Gold prices rose slightly on Wednesday, extending mild gains into a third session as pressure from the dollar abated, although hawkish signals from Federal Reserve officials prevented further gains.
Spot gold rose 0.1% to $1,653.49 an ounce, while gold futures rose 0.2% to $1,658.90 an ounce by 19:20 ET (23:20 GMT). Both instruments spent a second day above the key support level of $1,650, tracking a decline in the dollar.
The dollar index is trading down over 1% this week, as risk appetite improved on a series of strong earnings on Wall Street. But the greenback appeared to have curbed its losses on Tuesday following a series of hawkish comments from Fed officials.
Minneapolis fed president Neel kashkari said the Fed may push its benchmark rate above 4.75% if underlying inflation does not cool. His comments come just a few days after data showed U.S. inflation remained stubbornly near 40-year highs despite a series of sharp rate hikes this year.
Atlanta Fed President Raphael Bostic also stresse on the need to bring inflation under control, citing pressure on the labor market from rising rates and prices.
U.S . Treasury yields after Bostic and Kashkari’s comments, as traders feared more hawkish moves from the Fed. Markets are also pricing in a nearly 100% chance that the Fed will hike rates by 75 basis points for a fourth consecutive meeting in November.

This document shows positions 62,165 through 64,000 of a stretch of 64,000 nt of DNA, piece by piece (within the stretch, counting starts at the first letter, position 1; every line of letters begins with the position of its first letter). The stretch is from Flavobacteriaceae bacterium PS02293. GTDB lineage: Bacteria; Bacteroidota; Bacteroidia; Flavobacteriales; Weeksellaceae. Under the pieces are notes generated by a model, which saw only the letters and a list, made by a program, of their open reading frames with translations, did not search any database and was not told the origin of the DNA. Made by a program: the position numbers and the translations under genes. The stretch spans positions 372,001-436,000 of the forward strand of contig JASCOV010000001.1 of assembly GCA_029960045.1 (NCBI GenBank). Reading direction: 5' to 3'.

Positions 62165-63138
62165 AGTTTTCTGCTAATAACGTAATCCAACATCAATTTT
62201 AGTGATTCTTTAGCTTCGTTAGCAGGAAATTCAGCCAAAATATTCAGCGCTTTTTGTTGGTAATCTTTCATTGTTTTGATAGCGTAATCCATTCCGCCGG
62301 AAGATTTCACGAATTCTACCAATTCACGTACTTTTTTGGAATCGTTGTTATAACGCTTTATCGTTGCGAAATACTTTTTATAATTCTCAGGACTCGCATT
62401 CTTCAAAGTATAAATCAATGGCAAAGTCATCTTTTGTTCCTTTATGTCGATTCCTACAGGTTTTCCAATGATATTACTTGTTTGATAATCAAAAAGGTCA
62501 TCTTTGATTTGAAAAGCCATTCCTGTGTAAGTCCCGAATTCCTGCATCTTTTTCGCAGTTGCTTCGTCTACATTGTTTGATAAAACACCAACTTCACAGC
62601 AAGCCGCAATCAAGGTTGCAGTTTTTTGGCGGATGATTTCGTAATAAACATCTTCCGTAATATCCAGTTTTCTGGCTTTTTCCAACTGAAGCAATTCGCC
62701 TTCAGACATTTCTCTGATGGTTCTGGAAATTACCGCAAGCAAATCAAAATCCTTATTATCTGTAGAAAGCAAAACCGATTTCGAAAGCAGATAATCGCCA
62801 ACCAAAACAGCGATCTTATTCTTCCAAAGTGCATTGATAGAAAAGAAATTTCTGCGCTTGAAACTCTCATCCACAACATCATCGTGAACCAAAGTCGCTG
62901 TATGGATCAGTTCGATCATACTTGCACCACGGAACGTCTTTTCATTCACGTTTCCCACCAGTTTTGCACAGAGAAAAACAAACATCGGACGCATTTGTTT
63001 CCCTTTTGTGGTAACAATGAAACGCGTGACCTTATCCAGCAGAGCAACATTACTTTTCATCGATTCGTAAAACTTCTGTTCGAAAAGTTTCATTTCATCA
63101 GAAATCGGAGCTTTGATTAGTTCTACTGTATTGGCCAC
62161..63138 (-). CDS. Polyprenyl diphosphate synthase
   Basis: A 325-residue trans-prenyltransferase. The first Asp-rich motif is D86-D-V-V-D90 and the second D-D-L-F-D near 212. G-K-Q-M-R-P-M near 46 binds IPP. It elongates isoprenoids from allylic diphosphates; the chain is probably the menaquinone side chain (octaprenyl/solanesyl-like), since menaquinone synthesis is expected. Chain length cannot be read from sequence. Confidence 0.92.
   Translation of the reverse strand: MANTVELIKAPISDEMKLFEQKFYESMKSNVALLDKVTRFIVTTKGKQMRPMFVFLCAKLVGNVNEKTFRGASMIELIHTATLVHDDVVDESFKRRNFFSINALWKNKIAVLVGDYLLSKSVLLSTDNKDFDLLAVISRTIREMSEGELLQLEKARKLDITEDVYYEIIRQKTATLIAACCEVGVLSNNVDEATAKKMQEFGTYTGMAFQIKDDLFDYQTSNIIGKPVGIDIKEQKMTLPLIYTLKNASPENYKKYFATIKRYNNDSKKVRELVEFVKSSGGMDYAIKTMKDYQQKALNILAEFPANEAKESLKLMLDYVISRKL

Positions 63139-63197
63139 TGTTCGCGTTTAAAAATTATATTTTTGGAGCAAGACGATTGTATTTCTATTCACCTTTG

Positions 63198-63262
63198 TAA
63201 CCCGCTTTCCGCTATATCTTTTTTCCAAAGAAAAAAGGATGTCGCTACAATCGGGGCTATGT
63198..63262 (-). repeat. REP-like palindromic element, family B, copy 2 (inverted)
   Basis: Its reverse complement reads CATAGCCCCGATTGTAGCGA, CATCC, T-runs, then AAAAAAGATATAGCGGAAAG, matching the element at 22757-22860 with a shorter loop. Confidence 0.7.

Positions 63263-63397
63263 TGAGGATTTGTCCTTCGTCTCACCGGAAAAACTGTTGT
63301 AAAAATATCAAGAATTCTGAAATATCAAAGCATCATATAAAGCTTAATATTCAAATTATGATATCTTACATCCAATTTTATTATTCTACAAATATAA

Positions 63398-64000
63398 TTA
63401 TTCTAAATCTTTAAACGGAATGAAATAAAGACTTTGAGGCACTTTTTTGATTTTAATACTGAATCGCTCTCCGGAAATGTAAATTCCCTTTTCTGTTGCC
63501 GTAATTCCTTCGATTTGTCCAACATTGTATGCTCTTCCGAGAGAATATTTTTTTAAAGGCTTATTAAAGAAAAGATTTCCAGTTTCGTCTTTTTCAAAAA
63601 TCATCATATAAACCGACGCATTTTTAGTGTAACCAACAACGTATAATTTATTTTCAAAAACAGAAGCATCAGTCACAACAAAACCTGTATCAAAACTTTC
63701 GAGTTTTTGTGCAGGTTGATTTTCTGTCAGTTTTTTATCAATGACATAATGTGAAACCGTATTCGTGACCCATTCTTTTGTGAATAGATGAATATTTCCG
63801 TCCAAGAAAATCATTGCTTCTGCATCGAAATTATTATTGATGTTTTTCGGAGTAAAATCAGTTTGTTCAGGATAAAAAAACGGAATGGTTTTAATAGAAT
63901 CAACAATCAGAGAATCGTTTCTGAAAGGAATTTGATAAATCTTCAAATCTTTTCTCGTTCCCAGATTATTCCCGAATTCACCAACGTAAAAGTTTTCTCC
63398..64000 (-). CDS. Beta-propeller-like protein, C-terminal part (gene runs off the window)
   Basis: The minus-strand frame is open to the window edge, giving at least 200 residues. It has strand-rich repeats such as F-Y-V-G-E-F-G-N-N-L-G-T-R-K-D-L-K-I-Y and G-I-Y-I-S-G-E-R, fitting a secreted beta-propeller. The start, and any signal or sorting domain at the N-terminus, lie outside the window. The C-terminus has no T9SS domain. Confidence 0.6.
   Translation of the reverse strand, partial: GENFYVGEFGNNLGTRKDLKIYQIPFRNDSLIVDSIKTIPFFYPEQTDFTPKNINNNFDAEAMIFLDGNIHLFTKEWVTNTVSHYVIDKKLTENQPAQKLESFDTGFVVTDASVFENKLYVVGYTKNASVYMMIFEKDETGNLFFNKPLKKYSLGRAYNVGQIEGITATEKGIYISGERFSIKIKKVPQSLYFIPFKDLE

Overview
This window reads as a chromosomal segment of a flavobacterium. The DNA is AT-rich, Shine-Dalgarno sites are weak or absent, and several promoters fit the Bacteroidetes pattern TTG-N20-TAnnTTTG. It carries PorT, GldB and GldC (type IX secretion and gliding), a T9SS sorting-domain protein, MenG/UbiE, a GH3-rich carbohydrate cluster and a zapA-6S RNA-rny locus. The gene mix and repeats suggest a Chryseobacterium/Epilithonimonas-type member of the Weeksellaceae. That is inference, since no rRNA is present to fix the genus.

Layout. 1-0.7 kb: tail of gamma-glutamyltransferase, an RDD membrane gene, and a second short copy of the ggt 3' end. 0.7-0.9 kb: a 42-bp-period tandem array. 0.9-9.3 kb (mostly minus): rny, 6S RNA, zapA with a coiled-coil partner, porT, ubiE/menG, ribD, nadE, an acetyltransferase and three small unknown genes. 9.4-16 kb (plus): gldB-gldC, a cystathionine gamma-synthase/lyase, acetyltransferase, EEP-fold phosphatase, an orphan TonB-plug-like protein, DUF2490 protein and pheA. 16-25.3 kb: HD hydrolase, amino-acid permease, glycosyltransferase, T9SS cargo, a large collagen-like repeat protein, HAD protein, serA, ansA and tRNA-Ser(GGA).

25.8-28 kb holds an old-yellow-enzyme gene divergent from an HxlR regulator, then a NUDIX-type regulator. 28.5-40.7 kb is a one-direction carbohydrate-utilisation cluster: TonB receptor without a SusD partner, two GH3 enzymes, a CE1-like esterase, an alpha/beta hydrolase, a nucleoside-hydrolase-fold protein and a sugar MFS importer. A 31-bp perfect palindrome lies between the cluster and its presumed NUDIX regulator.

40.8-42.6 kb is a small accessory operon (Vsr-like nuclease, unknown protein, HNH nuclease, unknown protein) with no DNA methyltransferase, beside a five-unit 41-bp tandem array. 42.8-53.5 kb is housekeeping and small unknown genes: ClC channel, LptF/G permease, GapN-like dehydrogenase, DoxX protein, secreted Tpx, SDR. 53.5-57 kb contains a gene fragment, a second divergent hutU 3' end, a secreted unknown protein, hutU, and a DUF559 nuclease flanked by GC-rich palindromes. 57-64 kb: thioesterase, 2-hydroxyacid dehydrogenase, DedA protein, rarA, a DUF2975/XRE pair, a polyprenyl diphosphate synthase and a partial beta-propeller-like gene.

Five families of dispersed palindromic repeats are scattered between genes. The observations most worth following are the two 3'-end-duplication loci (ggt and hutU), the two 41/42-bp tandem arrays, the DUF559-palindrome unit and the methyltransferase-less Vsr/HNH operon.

Bullion prices tumbled from two-year highs hit earlier this year as rising interest rates greatly increased the opportunity cost of holding gold. This source of pressure is expected to persist in the near-term, given that the Fed has shown no intention of wanting to pause rate hikes.
Among industrial metals, copper prices rose slightly on Wednesday after logging three straight sessions of declines on concerns over slowing demand. But the outlook for industrial metals was dampened this week after major miners Rio Tinto (NYSE:RIO) and BHP Group (NYSE:BHP) both flagged slowing metal demand in the near-term.
The world’s two largest miners said slowing economic growth and heightened geopolitical tensions are likely to disrupt supply chains and keep metal demand depressed.
Copper futures rose 0.1% to $3.3655 a pound, but are trading down 1.7% so far this week.
China’s signal that it will not scale back its zero-COVID policy was the biggest source of selling pressure on the red metal, as were growing fears of a U.S. recession.